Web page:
The contents of the Minaj article totally surprised me. I’ve never thought of labeling one of my own “so called”. We are caribbean and To be caribbean should be an energy of unity. Accept, love and embrace the good and also what’s perceived as bad. We’ll take her and Rihanna if rejected, accents and all. Marissa, keep it up my dear. Enjoying the variety of your work…from a true Jamaican!

    • BiraBiro Reply

      October 20, 2015 at 6:04 pm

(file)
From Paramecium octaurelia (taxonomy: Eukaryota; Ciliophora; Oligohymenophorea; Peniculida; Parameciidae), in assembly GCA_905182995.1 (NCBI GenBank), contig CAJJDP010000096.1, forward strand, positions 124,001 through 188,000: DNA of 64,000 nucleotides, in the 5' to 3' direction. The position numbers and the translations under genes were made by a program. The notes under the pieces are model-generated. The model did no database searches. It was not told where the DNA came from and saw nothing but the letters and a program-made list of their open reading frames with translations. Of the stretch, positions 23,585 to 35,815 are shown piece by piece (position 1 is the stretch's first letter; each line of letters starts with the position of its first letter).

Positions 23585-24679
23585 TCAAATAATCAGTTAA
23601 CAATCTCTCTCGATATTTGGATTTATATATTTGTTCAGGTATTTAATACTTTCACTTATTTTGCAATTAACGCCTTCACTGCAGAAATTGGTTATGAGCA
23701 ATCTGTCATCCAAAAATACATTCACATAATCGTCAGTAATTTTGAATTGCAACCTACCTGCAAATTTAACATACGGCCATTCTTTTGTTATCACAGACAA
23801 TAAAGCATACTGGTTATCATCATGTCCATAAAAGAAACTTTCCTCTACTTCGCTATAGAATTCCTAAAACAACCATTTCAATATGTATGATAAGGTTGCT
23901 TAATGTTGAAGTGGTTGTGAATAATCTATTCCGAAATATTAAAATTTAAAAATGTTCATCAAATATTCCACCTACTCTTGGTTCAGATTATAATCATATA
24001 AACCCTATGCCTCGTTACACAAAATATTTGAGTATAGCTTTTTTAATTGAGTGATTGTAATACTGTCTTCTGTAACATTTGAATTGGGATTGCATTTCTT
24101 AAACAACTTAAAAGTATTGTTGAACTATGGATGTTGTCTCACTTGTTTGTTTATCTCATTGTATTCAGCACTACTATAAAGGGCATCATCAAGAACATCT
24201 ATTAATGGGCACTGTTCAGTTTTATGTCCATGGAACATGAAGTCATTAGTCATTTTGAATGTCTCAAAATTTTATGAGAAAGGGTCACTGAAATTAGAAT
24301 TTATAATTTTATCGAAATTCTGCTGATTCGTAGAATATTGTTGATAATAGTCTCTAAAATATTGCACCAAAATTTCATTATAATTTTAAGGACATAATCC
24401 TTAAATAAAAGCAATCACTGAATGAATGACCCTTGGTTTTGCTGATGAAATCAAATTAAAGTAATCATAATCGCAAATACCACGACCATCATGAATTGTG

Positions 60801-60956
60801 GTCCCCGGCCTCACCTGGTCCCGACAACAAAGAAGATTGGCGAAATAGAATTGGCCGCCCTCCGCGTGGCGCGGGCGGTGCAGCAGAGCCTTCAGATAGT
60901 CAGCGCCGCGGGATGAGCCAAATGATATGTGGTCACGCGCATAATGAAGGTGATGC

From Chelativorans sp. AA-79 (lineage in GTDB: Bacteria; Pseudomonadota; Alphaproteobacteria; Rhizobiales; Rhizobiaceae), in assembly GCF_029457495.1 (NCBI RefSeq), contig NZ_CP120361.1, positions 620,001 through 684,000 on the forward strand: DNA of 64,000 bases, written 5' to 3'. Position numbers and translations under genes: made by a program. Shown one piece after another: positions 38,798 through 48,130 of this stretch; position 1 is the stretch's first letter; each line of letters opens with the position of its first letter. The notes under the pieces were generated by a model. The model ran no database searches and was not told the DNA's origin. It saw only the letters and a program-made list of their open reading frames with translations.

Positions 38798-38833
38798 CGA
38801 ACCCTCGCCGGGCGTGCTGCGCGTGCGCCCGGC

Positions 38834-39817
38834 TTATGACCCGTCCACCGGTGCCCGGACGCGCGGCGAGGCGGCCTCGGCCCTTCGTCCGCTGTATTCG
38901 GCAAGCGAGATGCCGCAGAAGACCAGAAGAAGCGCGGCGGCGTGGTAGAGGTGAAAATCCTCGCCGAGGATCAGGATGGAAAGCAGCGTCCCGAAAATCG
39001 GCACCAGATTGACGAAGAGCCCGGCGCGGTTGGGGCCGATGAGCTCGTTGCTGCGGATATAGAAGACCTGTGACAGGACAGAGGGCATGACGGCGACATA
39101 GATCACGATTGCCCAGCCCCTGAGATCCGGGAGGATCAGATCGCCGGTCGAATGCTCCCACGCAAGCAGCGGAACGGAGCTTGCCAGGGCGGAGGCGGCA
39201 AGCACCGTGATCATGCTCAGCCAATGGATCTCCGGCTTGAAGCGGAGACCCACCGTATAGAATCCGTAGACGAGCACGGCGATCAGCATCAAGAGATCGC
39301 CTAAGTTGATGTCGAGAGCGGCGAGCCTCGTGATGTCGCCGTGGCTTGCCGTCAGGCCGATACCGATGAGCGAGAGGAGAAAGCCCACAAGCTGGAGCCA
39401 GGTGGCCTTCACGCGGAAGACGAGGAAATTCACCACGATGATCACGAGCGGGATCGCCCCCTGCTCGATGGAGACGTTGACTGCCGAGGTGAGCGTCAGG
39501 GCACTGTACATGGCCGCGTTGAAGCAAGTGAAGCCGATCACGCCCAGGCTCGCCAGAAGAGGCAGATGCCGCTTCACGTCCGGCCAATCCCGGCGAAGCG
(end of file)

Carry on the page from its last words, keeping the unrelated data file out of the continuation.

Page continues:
Thank you very much for the support Jannice. The team truly appreciates it and your feedback as well. The author did a follow up article on the huffington post. Check it out when you can. Have a great one!

    • Malaika Crichlow Reply

      October 20, 2015 at 6:43 pm

      Caribbean unity is to me like a mosaic or patchwork quilt if you will. All our cultural differences beautifully woven together. To pretend those cultural differences do not exist and blandly label us all as one without acknowledging what makes our islands so unique is to do an injustice to the individuality of each country. As proud as I am to be from the Caribbean I am extremely proud to be TRINIDADIAN. UNAPOLOGETICALLY SO.